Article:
on motivation

“My passion doesn’t give me joy any more. I don’t feel like doing anything,” a former coworker and a fellow artist called me asking for advice.

I knew exactly what she was going through.

People assume that because I have been pursuing music all my life, any time I spend on music is nothing but joy.

Lies. Far from it. In fact, it is perfectly normal for me to have days when I don’t feel like writing any music.

About four years ago, I took a sabbatical with the intention of focusing all of my time on music. I looked at the savings I had built up, which at that time was enough to cover about ten years worth of my then minimal living expenses. I told myself, “Let’s give this five years, give or take. For the next five years, I won’t work a normal day-job, and instead I’ll focus all my time on music and see where it takes me.”

Where this landed me was a complete surprise. It didn’t take very long for me to discover that I actually don’t like music as much as I thought I did. Yes I still love music to this day, but I don’t love it to a point to be spending all of my time on it. I have many other interests that give me joy. That unfortunately means that I won’t be the best player in the world, not even close. But I’m actually ok with that, and it took my sabbatical to come to this realization. When I went back to working, I regained my deep love for music again. How life works is funny sometimes. Although I didn’t get to the point where I thought I would, the saving grace is that I have been able to turn all of my interests (music, teaching, and engineering so far) into a way to generate income anyway, which is a great place to be in as that income then funds my continued self-improvement in various ways, which then leads to even more income, creating a wonderful positive feedback loop. I thank the mindset that I have gained from other artists which helped me to get to this point, so today, I want to share a bit of that mindset.

Why?
Some people ask, “Why bother? Why do I have be good at what I do?” This is something I’ve wondered too, and I don’t know if there is a universally correct answer. I don’t know if improving and becoming good at something is a worthy cause for everyone. But from personal experience, the better I get at something, the more enjoyable it gets, so that fact alone is enough to fuel my constant quest for improvement. There are also many side effects at being good at something too. That it creates an income stream is one, but more important for me is the ability to make a difference through art.

For example, it’s happened on multiple occasions that I am playing something on the piano and someone in the audience starts crying. There is some profound power in music that can’t be explained by words. I’ve also had a handful of young musicians tell me that they started playing music because of me. That’s actually why I started playing music seriously too, when I was inspired by a particular musical performance, so it’s heart warming to know that I have been able to pass on the torch to others.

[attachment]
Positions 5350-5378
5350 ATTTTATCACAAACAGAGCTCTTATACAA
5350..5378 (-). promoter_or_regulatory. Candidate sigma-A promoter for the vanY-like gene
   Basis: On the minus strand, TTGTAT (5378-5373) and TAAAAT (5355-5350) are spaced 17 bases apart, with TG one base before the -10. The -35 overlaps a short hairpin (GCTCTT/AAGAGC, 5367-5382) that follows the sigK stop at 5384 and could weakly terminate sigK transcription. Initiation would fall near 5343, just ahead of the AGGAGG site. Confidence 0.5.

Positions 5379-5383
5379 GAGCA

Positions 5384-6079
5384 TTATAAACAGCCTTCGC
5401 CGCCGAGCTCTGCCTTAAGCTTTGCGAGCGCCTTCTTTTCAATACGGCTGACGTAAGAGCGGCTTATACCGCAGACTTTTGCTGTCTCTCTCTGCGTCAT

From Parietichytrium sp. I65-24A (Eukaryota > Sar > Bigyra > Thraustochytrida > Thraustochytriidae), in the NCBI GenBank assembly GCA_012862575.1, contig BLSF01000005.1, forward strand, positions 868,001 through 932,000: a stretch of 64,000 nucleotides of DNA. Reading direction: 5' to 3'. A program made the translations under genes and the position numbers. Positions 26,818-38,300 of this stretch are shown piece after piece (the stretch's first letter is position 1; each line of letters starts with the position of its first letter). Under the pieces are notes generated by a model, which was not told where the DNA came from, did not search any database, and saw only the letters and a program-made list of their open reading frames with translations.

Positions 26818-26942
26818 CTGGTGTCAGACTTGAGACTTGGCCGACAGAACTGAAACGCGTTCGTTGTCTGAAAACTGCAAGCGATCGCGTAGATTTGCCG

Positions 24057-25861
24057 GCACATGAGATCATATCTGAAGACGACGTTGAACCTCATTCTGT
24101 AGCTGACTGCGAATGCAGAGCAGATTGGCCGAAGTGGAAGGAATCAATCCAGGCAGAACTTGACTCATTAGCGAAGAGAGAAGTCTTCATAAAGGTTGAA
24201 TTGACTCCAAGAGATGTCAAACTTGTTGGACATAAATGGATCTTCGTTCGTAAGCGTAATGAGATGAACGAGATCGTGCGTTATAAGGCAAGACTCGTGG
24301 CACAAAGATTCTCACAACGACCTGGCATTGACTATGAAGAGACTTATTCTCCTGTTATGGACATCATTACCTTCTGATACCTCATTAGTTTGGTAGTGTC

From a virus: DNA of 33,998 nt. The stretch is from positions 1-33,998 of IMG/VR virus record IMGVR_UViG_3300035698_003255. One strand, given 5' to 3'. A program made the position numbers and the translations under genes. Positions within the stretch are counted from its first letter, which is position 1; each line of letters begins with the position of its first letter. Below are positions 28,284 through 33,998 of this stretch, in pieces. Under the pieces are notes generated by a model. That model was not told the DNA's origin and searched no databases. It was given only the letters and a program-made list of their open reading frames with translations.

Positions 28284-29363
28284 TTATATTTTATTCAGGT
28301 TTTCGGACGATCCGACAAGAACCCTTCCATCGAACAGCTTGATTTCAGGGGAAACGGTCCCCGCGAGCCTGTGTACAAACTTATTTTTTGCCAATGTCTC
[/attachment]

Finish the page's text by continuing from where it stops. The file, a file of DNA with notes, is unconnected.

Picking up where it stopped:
What?
What should you be good at? I actually don’t think it matters much, as long as it is something positive. Like your goal shouldn’t be to elevate yourself by putting others down. But I also don’t think that you need a pre-existing passion for the things that you pursue. Phrases like “do what you love” and “follow your passion”, while they come from good intentions, are not very actionable advice. The problem is that these sayings can make you think that if you don’t “feel” like doing something, it may not be your passion and therefore you should stop. Now I know that that’s not the intent of both phrases and I still generally agree with the spirit of both (for example, if your life is shitty because you hate what you’re doing, you definitely have the power to do something to make your life awesome instead), however it is concerning to me that a person can hear these pieces of advice and takes away the wrong message, as explained below.

A common misunderstanding is that a passion is “found” and you must find yours too. But that’s not how it works. Rather, passion, like most other things in life, is developed slowly as a result of your actions. Your passions are also dynamic, as they continue to change drastically as you live out your life.

A common mindset among people, mostly due to cultural factors of our current society:“I feel like doing this” -> “Maybe this is my passion” -> “I’ll work on it” -> “I don’t feel like doing this today” -> “This must not be my passion” -> “Go find something else” -> Rinse and repeat

Unfortunately, this won’t lead you anywhere, as you will never find anything that you “always” feel like doing. There simply isn’t such a thing, and you will never be good at anything with that mindset.